Knitting Notes, Project Ideas

Bundle Up

Last week a knitter in one of our classes asked me for an idea for a scarf pattern.  She wanted something simple with some texture.  I’m going to be honest with you – there are so many ideas swirling around in my head that it’s kind of tough for me to hone in on a few on the spot like hat.  I did think about her request and I came up with a bunch of scarf patterns that are interesting but relatively simple, relying on simple color work or texture.  All of these patterns are pretty leisurely knits, will make great gifts for a man or a woman and many of them are free patterns!  What’s not to love about all of that?  You’re welcome!

Boyfriend Set
the Boyfriend Set by Stephanie Boomsma

The Boyfriend Set is a free hat/scarf pattern duo.  This mistake rib set makes for a simple stitch pattern and a three-dimensional quality to the knitting – the latter makes for a warm scarf with a texture that feels great on your skin.  The beauty of a mistake rib is that it looks like some intricate stitching has been going on, but that it’s really totally simple.  No one has to know that this pattern was simple for you to knit. When you knit it up using a gorgeous hand-dyed yarn like Malabrigo Rios, Madeline Tosh Vintage or Sueno Worsted, it will match the richness of the piece as pictured.  Use a straightforward but sublimely soft yarn like Pure Bliss Falkland Aran for a more traditional but textured scarf.

I love the texture that a garter rib gives to a knitted fabric.  Newbie knitters should read “Garter Rib” as “crazy easy” – and it means that in your knitting, you knit all stitches on one side, while the wrong side is some combination of knits and purls.  There are three great garter rib scarves that I want to mention.  

laphroaig
Laphroaig by Thea Colman

Laphroaig by Thea Colman is a gorgeous and traditional garter rib scarf.  I think this is a great one for the boys.  It’s a nice even size, perfect to make just about any man happy.  Worked with a little more than 500 yards of a worsted weight yarn, which means it’s not a ginormous scarf and you can knit it up with minimal fuss and in a reasonably short period of time.  Colman wrote Laphroaig for Shelter (a favorite yarn of mine) which means that it’ll get softer the more you wear it.  Some other absolutely lovely choices for a piece like this are Pure Bliss Falkland Aran, Shepherd’s Wool, Sueno Worsted, Madeline Tosh Vintage, Juniper Moon Moonshine.  There’s tons of choices beyond these – something so nice when you’re picking out worsted weight yarns!

Dunaway by Julie Hoover
Dunaway by Julie Hoover

Dunaway is another garter rib pattern, this one by Julie Hoover.  This one has a beautiful border on each end and a crisp border.  It’s reversible, with a garter stitch on one side and a garter rib on the other.  How is this possible?  A clever slip stitch pattern gives this simple/mind-bending effect.  Dunaway is written for two weights of yarn, giving you two sizes of scarf: fingering and worsted weight.  Loft and Shelter are the yarns this was written for (glorious choices that get better and softer the more you love them) but also consider these fingering choices: Tosh Merino Light, Shibui’s Birch or Staccato, Baah’s La Jolla, Kettle Tweed or Cozette.  For other worsted weight suggestions, check out all of those I mentioned above fo Laphroaig.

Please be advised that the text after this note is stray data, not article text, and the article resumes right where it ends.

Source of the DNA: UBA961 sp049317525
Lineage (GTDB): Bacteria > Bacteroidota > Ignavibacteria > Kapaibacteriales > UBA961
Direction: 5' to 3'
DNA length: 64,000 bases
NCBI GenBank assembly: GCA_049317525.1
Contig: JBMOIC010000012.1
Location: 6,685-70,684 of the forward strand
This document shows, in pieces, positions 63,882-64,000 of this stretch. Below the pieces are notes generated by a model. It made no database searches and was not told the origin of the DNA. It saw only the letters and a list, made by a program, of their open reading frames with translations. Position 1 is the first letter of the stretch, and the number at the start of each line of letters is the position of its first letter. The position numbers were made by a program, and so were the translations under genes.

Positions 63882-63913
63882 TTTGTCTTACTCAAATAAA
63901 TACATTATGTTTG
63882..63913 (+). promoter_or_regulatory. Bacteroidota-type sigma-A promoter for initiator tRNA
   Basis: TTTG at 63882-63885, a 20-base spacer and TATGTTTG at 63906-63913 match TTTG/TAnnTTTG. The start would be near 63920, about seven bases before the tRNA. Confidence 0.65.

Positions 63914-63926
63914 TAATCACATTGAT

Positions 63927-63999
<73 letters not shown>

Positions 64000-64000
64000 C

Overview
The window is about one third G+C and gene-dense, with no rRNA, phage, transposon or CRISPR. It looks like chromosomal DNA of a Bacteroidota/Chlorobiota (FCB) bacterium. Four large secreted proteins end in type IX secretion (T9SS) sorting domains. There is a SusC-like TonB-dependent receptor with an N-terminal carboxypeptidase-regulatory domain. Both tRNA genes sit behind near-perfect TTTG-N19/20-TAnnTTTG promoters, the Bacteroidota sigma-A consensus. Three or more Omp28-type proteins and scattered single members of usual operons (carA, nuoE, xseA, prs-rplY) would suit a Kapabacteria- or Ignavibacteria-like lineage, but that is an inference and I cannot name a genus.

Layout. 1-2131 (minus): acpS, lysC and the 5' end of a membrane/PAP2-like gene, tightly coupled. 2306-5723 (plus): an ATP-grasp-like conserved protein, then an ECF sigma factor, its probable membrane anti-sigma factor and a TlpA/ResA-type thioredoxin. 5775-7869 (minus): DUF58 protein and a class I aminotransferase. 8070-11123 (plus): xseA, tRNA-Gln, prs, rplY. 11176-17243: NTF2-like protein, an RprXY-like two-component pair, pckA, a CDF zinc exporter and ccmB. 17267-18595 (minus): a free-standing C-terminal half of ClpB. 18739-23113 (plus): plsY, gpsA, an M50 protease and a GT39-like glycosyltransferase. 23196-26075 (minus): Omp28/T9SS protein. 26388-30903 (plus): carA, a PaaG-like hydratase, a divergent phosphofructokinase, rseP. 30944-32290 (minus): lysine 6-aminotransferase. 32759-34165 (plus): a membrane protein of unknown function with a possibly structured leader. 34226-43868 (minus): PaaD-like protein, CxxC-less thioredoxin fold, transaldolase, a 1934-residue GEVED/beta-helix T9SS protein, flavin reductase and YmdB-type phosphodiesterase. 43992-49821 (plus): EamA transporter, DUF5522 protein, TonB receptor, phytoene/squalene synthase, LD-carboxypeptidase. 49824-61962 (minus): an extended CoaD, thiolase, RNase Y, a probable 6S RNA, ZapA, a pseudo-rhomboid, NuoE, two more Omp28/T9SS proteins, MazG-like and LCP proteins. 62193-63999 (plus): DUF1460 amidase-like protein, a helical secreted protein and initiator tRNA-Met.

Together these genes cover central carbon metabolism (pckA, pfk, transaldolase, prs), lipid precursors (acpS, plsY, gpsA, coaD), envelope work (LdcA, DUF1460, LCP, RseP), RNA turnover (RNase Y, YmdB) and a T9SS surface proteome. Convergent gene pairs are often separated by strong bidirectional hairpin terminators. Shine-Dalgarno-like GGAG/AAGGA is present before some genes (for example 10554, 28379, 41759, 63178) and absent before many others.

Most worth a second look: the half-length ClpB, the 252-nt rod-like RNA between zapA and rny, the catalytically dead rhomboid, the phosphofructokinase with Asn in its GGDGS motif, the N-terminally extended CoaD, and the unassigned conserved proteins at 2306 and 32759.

Breckenridge by Jared Flood
Breckenridge by Jared Flood

One more garter rib scarf worth looking at is Breckenridge by Jared Flood.  This scarf is distinctive because the width of the ribs varies throughout the scarf, giving something a little unexpected to the aesthetic and giving some character to the fabric.  Breckenridge is written for Arbor (my deserted island yarn), which is an absolute joy to work with.  Also consider making this in Juniper Moon’s Dromedary, Criative DK, or some Crazy yarn to really have some color fun with this one. 

I love using simple knits and purls to create interesting textures and motifs.  The Geometric Scarf from Churchmouse is a great example of this.  A simple combination of knits and purls in a four row repeat creates the geometric texture of this scarf.  This is a great project for newer knitters and enhancing their ability to read their stitches.  If you find yourself lost, you can look at the number of knits and purls just worked to find out where you are in your pattern.  The Geometric Scarf is written for Blue Sky Fibers’ Extra – a combo of alpaca and merino that is dreamy to work with an delightful to wear.  Also take a look at Queensland’s Kathmandu for a tweedy look, or Juniper Moon’s Fourteen for something soft and luxurious.  

Carpenter's Run
Carpenter’s Run by Jocelyn Tunney

Similar is the Carpenter’s Run scarf by Jocelyn Tunney.  This combination of knits and purls creates a striking chevron pattern throughout the scarf.  This is worked up in a chunky yarn, meaning it knits up fast, which is another immensely satisfying trait of this project.  Work up this great project in something like Brooklyn Tweed’s Quarry, Cascade 128 Superwash.  

 

Don’t forget two great projects we have at the shop, with our Simply Irresistible Wrap (knit up in Madeline Tosh Vintage) and the Ito Colorbust Scarf (made with Noro’s Ito).  These are two fantastic and low-stress knitting projects!  

These projects should make you think a little – but not too much.  Think of it as mental calisthenics with lots of repetitive counting.  I have convinced myself that this is great for your overall cognitive function.  Also, don’t feel wedded to the yarn suggestions I put out there!  These are scarves… and gauge isn’t essential.  If you don’t mind your scarf turning out with slightly different dimensions than given (think wabi sabi knitting!) then there’s so much room for you to experiment with yarn and pattern choices!  All in all, have fun with your knitting and bundle up!

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